Doctors and nurses are not recognising the signs of a stroke in children, an expert has warned.

Dr Vijeya Ganesan, a senior lecturer in paediatric neurology at Great Ormond Street Hospital in London, wants healthcare staff to get better at spotting the condition.

She told Sky News: "In my experience ... often parents will go to casualty and say to doctors 'I think my child might have had a stroke' and in fact be dismissed.

"What I would like to see is improved recognition and improved acknowledgment on the part of healthcare professionals."

Most people associate strokes with the older generation, but it is actually one of the UK's top 10 causes of child deaths. It is thought around 445 youngsters aged 17 and under have one every year. One study found a third of children who went to hospital paralysed down one side of their body - a key symptom - were not given a brain scan within 24 hours.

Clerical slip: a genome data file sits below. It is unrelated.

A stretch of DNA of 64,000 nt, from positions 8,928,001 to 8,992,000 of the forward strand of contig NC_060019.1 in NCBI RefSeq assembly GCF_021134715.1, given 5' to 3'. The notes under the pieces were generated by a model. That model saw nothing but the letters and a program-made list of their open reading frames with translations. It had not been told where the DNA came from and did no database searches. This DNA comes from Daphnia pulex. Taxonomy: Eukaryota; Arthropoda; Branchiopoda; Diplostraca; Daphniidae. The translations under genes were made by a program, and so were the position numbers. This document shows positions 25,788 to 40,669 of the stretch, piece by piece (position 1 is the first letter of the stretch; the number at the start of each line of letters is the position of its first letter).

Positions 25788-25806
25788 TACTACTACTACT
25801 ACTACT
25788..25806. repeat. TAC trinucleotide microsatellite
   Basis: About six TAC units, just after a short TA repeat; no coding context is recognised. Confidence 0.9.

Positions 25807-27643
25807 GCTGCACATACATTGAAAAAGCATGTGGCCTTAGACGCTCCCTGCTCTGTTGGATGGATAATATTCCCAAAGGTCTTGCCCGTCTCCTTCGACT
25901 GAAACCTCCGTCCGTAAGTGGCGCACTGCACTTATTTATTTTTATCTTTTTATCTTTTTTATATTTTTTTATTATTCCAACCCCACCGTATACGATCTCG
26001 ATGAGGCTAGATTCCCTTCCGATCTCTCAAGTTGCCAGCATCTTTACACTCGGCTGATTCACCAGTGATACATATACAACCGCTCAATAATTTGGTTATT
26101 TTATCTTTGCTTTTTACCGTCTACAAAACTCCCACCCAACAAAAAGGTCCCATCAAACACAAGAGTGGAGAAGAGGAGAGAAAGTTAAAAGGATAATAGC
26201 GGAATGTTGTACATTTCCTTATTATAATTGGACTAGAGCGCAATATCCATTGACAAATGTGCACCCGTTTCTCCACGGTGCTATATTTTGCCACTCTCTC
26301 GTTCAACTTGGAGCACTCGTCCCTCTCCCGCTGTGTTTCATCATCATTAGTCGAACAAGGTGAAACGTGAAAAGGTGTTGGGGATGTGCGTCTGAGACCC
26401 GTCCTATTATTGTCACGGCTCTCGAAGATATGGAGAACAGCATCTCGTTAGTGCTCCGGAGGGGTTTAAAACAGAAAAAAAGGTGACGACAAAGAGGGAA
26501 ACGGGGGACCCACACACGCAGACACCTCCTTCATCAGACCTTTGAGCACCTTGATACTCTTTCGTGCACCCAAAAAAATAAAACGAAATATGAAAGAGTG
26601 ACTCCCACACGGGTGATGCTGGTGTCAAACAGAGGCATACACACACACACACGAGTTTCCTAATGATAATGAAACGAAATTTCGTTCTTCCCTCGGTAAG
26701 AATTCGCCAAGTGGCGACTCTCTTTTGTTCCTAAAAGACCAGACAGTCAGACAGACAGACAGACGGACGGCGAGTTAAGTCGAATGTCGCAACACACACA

The signs of a stroke are similar in both children and adults, but Dr Ganesan said the causes are different.

"About half the children will already have some other healthcare condition, such as sickle cell anaemia or congenital heart problems, but the other half of children are otherwise completely healthy."